58 EECC722 - Shaaban #58 lec # 6 Fall The Skewed Branch Predictor The skewed branch predictor is based on the observation that most aliasing occurs not because the size of the PHT is too small, but because of a lack of associativity in the PHT (the major contributor to aliasing is conflict aliasing and not capacity aliasing). The best way to deal with conflict aliasing is to make the PHT set-associative, but this requires tags and is not cost-effective. Instead, the skewed predictor emulates associativity using a special skewing function. The skewed branch predictor splits the PHT into three even banks and hashes each index to a 2-bit saturating counter in each bank using a unique hashing function per bank (f1, f2 and f3). The prediction is made according to a majority vote among the three banks. If the prediction is wrong all three banks are updated. If the prediction is correct, only the banks that made a correct prediction will be updated (partial updating). The skewing function should have inter-bank dispersion. This is needed to make sure that if a branch is aliased in one bank it will not be aliased in the other two banks, so the majority vote will produce an unaliased prediction. The reasoning behind partial updating is that if a bank gives a misprediction while the other two give correct predictions, the bank with the misprediction probably holds information which belongs to a different branch. In order to maintain the accuracy of the other branch, this bank is not updated. The skewed branch predictor tries to eliminate all aliasing instances and therefore all destructive aliasing. Unlike the other methods, it tries to eliminate destructive aliasing between branch instances which obey the bias and those which do not. Disadvantages: Redundancy of 1/3 - 2/3 of PHT size creates capacity aliasing. Slow to warm up on a context switch. BP-7 BP-10

59 EECC722 - Shaaban #59 lec # 6 Fall The Skewed Branch Predictor BP-7 BP-10 Three different hashing functions f1, f2, f3 are used to index each PHT bank Second Level: Three PHT banks First Level

60 EECC722 - Shaaban #60 lec # 6 Fall Yet Another Global Scheme (YAGS) As done in the agree and bi-mode, YAGS reduces aliasing by splitting the PHT into two branch streams corresponding to biases of “taken” and “not taken”. However, as in the skewed branch predictor, we do not want to neglect aliasing between biased branches and their instances which do not comply with the bias. The motivation behind YAGS is the observation that for each branch we need to store its bias and the instances when it does not agree with it. A bimodal predictor is used to store the bias, as the choice predictor does in the bi-mode scheme. All we need to store in the direction PHTs are the instances when the branch does not comply with its bias. To identify those instances in the direction PHTs small tags (6-8 bits) are added to each entry, referring to them (PHTs) now as direction caches. These tags store the least significant bits of the branch address and they virtually eliminate aliasing between two consecutive branches. When a branch occurs in the instruction stream, the choice PHT is accessed. If the choice PHT indicated “taken,” the “not taken” cache is accessed to check if it is a special case where the prediction does not agree with the bias. If there is a miss in the “not taken” cache, the choice PHT is used as a prediction. If there is a hit in the “not taken” cache it supplies the prediction. A similar set of actions is taken if the choice PHT indicates “not taken,” but this time the check is done in the “taken” cache. The choice PHT is addressed and updated as in the bi-mode choice PHT. The “not taken” cache is updated if a prediction from it was used. It is also updated if the choice PHT is indicating “taken” and the branch outcome was “not taken.” The same happens with the “taken” cache. Aliasing for instances of a branch which do not agree with the branch’s bias is reduced by making the direction caches set-associative: –LRU replacement is used policy with one exception: an entry in the “taken” cache which indicates “not taken” will be replaced first to avoid redundant information. If an entry in the “taken” cache indicates “not taken,” this information is already in the choice PHT and therefore is redundant and can be replaced. BP-10 PHT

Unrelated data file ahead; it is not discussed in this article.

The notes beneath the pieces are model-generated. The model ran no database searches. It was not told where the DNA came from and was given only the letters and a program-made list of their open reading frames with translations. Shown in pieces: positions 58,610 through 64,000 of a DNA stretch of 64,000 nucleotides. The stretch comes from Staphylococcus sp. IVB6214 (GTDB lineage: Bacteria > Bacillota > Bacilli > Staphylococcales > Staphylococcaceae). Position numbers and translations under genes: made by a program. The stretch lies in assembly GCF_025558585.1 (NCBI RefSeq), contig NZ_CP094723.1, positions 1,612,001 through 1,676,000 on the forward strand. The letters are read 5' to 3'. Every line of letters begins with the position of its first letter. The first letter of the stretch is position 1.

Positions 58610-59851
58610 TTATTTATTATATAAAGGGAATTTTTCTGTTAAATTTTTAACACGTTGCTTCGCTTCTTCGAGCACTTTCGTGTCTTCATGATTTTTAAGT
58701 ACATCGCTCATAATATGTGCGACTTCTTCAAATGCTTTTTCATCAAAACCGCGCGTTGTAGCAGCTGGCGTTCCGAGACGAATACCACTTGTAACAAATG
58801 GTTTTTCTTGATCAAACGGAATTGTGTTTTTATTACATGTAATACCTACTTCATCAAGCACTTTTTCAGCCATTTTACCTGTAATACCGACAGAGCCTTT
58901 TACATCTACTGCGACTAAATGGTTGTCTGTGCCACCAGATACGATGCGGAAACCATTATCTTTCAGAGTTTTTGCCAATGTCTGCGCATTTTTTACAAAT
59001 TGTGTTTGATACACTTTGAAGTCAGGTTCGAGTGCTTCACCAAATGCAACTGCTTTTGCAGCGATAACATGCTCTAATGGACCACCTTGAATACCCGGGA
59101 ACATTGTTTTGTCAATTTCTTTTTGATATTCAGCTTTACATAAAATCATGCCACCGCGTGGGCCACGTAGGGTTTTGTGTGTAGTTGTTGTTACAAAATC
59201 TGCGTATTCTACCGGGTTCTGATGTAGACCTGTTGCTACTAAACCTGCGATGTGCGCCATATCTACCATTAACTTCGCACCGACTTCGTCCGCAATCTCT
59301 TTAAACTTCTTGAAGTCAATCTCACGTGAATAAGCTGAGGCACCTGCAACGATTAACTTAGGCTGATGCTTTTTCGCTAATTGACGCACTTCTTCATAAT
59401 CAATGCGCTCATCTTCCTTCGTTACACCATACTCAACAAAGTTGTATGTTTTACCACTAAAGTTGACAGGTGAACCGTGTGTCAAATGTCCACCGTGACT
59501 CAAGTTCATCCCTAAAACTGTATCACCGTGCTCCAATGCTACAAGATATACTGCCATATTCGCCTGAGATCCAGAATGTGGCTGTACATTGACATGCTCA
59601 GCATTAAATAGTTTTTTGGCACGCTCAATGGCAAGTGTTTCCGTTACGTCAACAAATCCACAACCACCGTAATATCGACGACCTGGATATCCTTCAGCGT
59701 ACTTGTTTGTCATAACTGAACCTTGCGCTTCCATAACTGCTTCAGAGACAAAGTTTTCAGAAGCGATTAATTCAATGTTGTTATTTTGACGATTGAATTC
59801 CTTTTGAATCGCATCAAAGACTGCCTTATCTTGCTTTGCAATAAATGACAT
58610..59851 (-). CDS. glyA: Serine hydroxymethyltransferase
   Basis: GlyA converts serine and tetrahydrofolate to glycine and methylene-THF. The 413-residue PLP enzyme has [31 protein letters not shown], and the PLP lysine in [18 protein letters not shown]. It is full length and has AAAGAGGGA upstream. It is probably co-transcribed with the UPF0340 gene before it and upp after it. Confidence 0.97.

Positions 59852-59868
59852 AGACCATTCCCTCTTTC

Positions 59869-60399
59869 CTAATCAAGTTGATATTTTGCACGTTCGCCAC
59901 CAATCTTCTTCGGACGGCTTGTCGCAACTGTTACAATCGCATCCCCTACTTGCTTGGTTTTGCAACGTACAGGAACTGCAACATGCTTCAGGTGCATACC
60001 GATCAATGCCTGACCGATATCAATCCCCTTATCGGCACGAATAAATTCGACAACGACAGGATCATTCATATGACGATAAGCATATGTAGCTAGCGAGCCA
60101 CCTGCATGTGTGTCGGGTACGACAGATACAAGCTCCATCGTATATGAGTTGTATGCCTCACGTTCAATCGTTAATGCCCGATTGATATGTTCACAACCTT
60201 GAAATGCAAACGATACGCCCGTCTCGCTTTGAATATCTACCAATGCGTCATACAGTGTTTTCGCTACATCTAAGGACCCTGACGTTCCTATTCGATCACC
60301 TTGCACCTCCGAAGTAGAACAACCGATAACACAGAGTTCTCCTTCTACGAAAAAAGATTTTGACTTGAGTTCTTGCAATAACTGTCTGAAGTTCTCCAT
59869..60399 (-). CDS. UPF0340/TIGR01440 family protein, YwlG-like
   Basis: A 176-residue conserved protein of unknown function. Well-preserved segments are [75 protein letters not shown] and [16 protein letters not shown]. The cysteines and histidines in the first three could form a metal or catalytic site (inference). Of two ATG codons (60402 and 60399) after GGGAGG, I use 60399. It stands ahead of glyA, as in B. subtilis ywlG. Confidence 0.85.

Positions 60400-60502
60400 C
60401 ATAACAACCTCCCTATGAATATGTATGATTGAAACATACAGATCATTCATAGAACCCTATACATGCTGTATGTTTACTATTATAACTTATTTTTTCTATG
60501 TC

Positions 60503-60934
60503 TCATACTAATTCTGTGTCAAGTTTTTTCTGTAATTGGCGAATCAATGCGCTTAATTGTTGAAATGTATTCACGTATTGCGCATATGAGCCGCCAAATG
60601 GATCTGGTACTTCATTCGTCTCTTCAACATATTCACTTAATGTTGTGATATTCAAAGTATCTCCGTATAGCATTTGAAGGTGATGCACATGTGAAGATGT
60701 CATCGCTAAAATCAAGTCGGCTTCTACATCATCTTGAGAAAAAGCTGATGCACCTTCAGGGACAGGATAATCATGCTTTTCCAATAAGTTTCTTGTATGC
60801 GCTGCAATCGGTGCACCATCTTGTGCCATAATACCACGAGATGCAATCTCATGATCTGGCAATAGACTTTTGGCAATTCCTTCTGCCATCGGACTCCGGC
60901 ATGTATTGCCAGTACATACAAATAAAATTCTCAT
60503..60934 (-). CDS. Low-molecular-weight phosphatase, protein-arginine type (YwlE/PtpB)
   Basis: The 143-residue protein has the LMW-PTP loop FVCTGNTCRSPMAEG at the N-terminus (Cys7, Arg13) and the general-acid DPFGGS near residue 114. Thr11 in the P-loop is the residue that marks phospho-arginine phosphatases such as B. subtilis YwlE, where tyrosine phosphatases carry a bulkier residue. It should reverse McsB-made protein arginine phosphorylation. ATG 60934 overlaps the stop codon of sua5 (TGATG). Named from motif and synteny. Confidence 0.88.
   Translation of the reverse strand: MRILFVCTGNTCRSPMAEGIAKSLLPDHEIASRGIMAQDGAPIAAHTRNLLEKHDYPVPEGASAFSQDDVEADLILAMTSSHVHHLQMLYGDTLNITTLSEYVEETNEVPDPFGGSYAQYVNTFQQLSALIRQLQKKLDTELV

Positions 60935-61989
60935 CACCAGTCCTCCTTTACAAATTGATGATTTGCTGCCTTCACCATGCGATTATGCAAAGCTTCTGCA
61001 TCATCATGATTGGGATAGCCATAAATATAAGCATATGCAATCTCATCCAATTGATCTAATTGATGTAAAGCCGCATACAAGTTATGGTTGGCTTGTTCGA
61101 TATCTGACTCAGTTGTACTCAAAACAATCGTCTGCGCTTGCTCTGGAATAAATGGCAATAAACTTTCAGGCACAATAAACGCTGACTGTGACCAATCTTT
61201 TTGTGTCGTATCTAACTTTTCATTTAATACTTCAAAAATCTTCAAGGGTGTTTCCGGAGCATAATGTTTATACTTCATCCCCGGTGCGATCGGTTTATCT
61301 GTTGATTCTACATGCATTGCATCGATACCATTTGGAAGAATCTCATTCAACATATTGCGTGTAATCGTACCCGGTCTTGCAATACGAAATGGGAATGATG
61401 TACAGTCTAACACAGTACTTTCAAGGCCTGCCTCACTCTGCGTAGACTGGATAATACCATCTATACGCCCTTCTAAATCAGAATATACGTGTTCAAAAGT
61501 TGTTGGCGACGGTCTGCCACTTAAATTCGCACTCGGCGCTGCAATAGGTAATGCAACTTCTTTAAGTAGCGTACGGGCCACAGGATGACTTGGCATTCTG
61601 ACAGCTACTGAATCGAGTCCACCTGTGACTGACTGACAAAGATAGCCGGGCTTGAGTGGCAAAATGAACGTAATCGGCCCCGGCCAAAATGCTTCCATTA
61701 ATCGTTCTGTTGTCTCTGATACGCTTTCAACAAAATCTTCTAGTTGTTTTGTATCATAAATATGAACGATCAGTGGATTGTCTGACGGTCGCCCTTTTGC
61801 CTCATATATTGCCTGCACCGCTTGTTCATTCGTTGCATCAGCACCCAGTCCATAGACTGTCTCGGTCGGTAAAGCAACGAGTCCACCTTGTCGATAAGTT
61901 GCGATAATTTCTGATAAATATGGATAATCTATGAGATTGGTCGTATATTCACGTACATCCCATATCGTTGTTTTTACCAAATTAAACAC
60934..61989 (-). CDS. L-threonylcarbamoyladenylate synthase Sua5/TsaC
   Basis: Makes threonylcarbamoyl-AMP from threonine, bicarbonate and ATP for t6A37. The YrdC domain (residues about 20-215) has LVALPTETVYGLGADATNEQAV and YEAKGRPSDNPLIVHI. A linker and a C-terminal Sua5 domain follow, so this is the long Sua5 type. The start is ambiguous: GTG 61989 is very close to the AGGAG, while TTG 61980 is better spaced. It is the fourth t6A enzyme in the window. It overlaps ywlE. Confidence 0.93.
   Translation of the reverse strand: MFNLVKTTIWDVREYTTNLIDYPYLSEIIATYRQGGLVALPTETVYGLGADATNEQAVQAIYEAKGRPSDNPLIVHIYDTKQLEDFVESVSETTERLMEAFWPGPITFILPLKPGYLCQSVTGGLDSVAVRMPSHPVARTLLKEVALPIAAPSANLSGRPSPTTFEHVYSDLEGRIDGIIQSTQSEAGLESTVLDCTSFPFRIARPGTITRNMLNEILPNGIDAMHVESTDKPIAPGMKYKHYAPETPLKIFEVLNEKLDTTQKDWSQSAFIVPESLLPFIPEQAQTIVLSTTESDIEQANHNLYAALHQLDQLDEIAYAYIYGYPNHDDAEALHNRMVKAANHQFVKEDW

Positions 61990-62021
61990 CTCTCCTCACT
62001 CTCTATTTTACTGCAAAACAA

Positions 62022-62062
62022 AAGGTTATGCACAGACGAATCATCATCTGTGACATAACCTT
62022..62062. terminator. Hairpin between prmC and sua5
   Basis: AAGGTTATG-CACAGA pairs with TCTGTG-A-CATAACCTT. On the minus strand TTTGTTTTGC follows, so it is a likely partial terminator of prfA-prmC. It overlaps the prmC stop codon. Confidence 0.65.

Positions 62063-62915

61 EECC722 - Shaaban #61 lec # 6 Fall YAGS BP-10 Direction Caches First Level Second Level

62 EECC722 - Shaaban #62 lec # 6 Fall Performance of Four Interference Reduction Prediction Schemes YAGS6 (6 bits in the tags). BP-10 8 SPEC95 Benchmarks used

63 EECC722 - Shaaban #63 lec # 6 Fall Performance of Four Interference Reduction Prediction Schemes Performance of Four Interference Reduction Prediction Schemes in The Presence of Context Switches. BP-10 8 SPEC95 Benchmarks used